Transcript: Interview with Hamish MacDonald, ABC Radio Sydney - 26 June 2024


Interview with Hamish MacDonald, ABC Radio Sydney

26 June 2024

Topics: Coalition's vaping policy, Labor's vaping deal with the Greens, community pharmacies


Hamish MacDonald: The Shadow Health Minister in the Federal Parliament is Anne Ruston. Senator Ruston, good morning to you.

Anne Ruston: Hi Hamish.

Hamish MacDonald: What is your position on this?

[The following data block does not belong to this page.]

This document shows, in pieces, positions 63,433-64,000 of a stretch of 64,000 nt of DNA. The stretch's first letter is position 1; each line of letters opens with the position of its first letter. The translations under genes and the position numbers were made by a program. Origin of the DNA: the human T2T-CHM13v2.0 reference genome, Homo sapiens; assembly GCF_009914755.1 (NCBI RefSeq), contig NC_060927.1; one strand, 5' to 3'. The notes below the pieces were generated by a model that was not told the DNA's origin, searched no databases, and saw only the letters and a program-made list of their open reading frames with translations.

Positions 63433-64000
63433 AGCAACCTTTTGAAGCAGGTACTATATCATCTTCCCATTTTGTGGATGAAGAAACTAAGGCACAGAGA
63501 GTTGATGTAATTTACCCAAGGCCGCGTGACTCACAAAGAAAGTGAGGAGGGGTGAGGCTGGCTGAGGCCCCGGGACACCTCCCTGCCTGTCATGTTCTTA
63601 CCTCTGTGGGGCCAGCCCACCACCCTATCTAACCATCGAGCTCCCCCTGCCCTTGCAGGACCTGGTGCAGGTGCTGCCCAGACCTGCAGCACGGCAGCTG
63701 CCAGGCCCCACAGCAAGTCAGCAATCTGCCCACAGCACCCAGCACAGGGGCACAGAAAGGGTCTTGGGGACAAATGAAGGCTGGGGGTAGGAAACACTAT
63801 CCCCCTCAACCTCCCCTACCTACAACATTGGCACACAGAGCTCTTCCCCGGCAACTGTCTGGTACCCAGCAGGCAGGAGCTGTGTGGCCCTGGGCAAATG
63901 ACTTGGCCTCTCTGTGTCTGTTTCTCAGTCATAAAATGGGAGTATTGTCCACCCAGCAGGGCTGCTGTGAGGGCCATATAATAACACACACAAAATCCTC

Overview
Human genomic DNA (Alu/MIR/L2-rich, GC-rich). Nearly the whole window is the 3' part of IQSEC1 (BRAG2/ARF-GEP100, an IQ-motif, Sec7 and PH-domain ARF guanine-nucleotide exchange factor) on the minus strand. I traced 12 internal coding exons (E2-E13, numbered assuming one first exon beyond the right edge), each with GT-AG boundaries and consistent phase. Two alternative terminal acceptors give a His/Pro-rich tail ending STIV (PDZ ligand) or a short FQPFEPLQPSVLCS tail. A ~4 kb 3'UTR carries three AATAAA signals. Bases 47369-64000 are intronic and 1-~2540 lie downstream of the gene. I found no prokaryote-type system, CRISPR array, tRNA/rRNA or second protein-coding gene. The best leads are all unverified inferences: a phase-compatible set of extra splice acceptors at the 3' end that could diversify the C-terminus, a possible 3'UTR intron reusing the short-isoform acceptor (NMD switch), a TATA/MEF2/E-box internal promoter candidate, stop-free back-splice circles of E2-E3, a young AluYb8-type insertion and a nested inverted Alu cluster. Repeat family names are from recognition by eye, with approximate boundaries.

Anne Ruston: Well, I think we largely agree that we want to keep vapes out of the hands of children. In fact, that is obviously the number one thing of any legislation, should be making sure that young Australians aren't getting their hands on these things. But what we disagree with the Government, and we disagree with the amendment from the Greens, is that we just don't think that the existing model is working. And merely doubling down on something that is currently failing is not serving our children, and it's also not clamping down on the rampant black market at the moment. We have billions of dollars every year going into the hands of organised crime syndicates, simply because the model that is in the marketplace at the moment, the prescription-only model - or in the case of what is being proposed by this weird deal with the Greens that, you know, pharmacists are going to be forced to sell something they don't want to sell - is not going to achieve this. So what we are proposing is a highly and strictly regulated retail model, the same as cigarettes, where we get these things behind the counter. We get them in plain packaging. We put all the necessary restrictions around access to them - That you can't buy them unless you're over the age of 18 as a consenting adult. But at the same time, you've got to put the enforcement around this, and so we've said that we're going to put ten times the amount of enforcement activity behind making sure that the approach that we put in place is actually adhered to.